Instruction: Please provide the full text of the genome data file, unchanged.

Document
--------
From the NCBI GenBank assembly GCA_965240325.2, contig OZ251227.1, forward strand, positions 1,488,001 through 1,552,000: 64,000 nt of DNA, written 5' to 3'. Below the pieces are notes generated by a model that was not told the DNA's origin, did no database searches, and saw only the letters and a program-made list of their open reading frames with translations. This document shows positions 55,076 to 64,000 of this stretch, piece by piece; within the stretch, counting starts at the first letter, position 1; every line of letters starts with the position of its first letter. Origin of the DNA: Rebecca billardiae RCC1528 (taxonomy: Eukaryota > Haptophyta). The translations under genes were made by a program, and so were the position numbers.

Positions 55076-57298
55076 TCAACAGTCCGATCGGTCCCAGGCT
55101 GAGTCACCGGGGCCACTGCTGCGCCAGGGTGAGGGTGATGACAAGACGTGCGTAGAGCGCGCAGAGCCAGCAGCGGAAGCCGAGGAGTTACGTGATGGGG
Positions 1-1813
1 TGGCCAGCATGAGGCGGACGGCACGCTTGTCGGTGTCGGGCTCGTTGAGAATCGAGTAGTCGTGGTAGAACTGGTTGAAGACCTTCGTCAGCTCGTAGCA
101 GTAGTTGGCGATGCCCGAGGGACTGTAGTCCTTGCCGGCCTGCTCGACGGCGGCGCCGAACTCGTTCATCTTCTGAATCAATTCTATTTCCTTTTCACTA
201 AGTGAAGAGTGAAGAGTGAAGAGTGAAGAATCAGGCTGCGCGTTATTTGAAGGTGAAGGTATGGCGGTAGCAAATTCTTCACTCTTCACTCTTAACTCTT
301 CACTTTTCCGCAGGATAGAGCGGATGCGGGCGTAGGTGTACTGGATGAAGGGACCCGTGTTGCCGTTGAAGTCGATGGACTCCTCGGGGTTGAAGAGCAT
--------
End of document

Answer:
From the NCBI GenBank assembly GCA_965240325.2, contig OZ251227.1, forward strand, positions 1,488,001 through 1,552,000: 64,000 nt of DNA, written 5' to 3'. Below the pieces are notes generated by a model that was not told the DNA's origin, did no database searches, and saw only the letters and a program-made list of their open reading frames with translations. This document shows positions 55,076 to 64,000 of this stretch, piece by piece; within the stretch, counting starts at the first letter, position 1; every line of letters starts with the position of its first letter. Origin of the DNA: Rebecca billardiae RCC1528 (taxonomy: Eukaryota > Haptophyta). The translations under genes were made by a program, and so were the position numbers.

Positions 55076-57298
55076 TCAACAGTCCGATCGGTCCCAGGCT
55101 GAGTCACCGGGGCCACTGCTGCGCCAGGGTGAGGGTGATGACAAGACGTGCGTAGAGCGCGCAGAGCCAGCAGCGGAAGCCGAGGAGTTACGTGATGGGG
Positions 1-1813
1 TGGCCAGCATGAGGCGGACGGCACGCTTGTCGGTGTCGGGCTCGTTGAGAATCGAGTAGTCGTGGTAGAACTGGTTGAAGACCTTCGTCAGCTCGTAGCA
101 GTAGTTGGCGATGCCCGAGGGACTGTAGTCCTTGCCGGCCTGCTCGACGGCGGCGCCGAACTCGTTCATCTTCTGAATCAATTCTATTTCCTTTTCACTA
201 AGTGAAGAGTGAAGAGTGAAGAGTGAAGAATCAGGCTGCGCGTTATTTGAAGGTGAAGGTATGGCGGTAGCAAATTCTTCACTCTTCACTCTTAACTCTT
301 CACTTTTCCGCAGGATAGAGCGGATGCGGGCGTAGGTGTACTGGATGAAGGGACCCGTGTTGCCGTTGAAGTCGATGGACTCCTCGGGGTTGAAGAGCAT